James Murdoch, the younger son of 80-year-old media mogul Rupert Murdoch, will relinquish his position as executive chairman of U.K.-based newspaper publisher News International, following a phone-hacking scandal that shut down the News of the World newspaper.
For the first time since Rupert Murdoch bought into the U.S. newspaper market in 1969, no member of the Murdoch family is holding a direct management role in the U.K. media assets of parent company New Corp. (Nasdaq: NWS), which includes the Times, Sunday Times and The Sun.
Once seen as the heir apparent to the top position at News Corp., James Murdoch has been at the epicenter of the phone-hacking scandal that broke last summer. His resignation is the latest in a serious of senior executive resignations from the U.K. unit since the scandal erupted.
Tom Mockridge will continue as News International's chief executive, while James Murdoch retains his post as the unit's deputy chief operating officer, according to a statement from News Corp. The younger Murdoch will relocate to the parent company's New York headquarters.
We are all grateful for James' leadership at News International and across Europe and Asia, where he has made lasting contributions to the group's strategy in paid digital content and its efforts to improve and enhance governance programs, said Rupert Murdoch, who is News Corp.'s chairman and CEO.
James Murdoch, who had overseen News International since 2007, appeared before Parliament's Culture, Media and Sport Committee twice last year to answer questions about the scandal, which was brought to light after reporters were found to have hacked into mobile-phone voicemails of politicians, celebrities and murdered British teenager Milly Dowler to obtain information for tabloid stories.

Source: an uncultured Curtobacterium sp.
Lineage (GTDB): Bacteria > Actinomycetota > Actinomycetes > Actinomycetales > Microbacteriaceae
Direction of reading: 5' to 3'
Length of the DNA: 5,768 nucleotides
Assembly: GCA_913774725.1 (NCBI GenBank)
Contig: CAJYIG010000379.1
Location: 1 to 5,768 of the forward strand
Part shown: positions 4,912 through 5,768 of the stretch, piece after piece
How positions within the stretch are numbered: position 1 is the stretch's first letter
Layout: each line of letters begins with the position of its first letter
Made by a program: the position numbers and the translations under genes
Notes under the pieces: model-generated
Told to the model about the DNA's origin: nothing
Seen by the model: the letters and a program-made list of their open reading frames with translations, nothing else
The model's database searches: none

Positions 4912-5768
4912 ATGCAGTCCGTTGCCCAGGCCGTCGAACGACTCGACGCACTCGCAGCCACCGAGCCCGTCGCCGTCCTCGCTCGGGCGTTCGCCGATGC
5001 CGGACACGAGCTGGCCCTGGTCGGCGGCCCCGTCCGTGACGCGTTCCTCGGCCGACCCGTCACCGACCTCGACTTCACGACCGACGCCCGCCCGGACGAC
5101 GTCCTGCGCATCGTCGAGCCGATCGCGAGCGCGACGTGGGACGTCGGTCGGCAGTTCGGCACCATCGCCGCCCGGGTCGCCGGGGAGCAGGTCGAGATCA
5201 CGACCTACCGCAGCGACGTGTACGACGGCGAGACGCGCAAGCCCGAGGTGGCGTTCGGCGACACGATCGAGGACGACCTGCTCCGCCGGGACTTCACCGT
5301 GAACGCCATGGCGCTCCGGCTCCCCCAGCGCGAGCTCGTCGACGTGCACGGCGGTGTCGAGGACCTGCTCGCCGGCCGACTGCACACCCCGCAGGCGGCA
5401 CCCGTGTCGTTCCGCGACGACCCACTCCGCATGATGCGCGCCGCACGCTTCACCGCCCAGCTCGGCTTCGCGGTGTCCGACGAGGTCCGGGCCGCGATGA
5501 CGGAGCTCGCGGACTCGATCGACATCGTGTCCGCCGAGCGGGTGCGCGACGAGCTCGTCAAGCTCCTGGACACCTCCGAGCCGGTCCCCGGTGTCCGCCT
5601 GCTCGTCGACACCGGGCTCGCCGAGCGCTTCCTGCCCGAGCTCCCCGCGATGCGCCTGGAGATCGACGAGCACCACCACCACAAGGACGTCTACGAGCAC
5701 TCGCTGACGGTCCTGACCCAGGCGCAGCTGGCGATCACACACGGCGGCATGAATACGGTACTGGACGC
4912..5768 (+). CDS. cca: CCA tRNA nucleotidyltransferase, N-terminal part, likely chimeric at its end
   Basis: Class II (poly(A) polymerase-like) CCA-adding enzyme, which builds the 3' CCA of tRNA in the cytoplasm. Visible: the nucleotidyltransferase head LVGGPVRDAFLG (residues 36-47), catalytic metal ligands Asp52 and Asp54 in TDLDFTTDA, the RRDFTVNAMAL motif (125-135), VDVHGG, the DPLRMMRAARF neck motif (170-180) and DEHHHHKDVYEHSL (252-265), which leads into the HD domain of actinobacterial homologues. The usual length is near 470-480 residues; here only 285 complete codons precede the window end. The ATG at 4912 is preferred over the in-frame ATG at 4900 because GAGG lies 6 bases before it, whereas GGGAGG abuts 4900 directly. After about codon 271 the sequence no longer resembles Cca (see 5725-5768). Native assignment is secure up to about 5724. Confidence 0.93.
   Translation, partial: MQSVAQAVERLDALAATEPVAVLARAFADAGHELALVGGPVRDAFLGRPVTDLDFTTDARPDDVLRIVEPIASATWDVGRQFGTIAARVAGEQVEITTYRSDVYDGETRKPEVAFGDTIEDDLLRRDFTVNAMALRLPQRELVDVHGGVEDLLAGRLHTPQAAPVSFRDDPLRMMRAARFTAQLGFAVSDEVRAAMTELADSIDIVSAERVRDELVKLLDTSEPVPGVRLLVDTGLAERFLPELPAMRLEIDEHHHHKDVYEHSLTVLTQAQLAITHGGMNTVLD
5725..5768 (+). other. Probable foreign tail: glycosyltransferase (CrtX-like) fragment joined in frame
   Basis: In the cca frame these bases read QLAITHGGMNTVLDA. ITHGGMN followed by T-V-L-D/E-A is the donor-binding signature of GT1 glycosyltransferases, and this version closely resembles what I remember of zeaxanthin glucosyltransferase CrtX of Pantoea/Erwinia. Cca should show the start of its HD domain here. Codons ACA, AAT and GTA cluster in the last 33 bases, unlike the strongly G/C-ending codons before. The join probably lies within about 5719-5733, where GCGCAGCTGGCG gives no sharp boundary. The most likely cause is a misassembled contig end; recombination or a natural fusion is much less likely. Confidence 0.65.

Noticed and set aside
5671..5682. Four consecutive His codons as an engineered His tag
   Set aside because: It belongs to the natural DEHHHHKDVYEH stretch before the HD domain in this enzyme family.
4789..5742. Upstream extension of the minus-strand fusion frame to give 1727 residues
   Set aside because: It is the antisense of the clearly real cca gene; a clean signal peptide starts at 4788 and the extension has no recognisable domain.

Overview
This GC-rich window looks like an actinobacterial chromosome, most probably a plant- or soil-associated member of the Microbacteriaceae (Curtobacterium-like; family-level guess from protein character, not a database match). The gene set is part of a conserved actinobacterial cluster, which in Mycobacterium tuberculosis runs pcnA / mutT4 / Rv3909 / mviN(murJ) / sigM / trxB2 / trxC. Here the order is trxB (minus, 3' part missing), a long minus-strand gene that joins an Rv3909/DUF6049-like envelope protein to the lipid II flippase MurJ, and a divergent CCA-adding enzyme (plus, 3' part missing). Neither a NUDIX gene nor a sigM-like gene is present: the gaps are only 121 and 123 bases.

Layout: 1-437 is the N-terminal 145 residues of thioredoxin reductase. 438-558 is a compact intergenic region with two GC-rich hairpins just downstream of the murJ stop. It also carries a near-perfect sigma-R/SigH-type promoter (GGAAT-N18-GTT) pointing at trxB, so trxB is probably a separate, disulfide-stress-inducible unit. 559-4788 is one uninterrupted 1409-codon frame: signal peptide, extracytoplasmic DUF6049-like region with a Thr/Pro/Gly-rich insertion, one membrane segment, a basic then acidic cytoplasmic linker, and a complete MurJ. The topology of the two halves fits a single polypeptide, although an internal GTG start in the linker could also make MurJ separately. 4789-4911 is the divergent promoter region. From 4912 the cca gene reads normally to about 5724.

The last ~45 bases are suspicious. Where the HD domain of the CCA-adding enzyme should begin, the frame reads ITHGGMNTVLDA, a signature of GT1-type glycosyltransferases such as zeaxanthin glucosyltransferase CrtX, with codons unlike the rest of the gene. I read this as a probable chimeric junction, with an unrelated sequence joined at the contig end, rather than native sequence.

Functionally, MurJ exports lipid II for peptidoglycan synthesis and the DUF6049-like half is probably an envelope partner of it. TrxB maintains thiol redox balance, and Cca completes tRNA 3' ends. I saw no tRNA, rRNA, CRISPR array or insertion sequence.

The tainted News Corp. subsidiary's newsgathering methods also included bribing officers.
Just hours after Rupert Murdoch launched a new Sunday edition of his Sun tabloid to replace the News of the World on Feb. 26, the police officer heading three criminal investigations centered on News International told the Leveson inquiry that the Sun operated a culture of illegal payments, the Guardian reported.
The cases we are investigating are not ones involving the odd drink, or meal, to police officers or other public officials, Deputy Assistant Commissioner Sue Akers said, according to the Guardian. Instead, these are cases in which arrests have been made involving the delivery of regular, frequent and sometimes significant sums of money to small numbers of public officials by journalists.
News Corp. shares set a 52-week high Wednesday after the news broke, before slipping back slightly. It is currently up 1.87 percent, or $0.37, to $20.18 a share.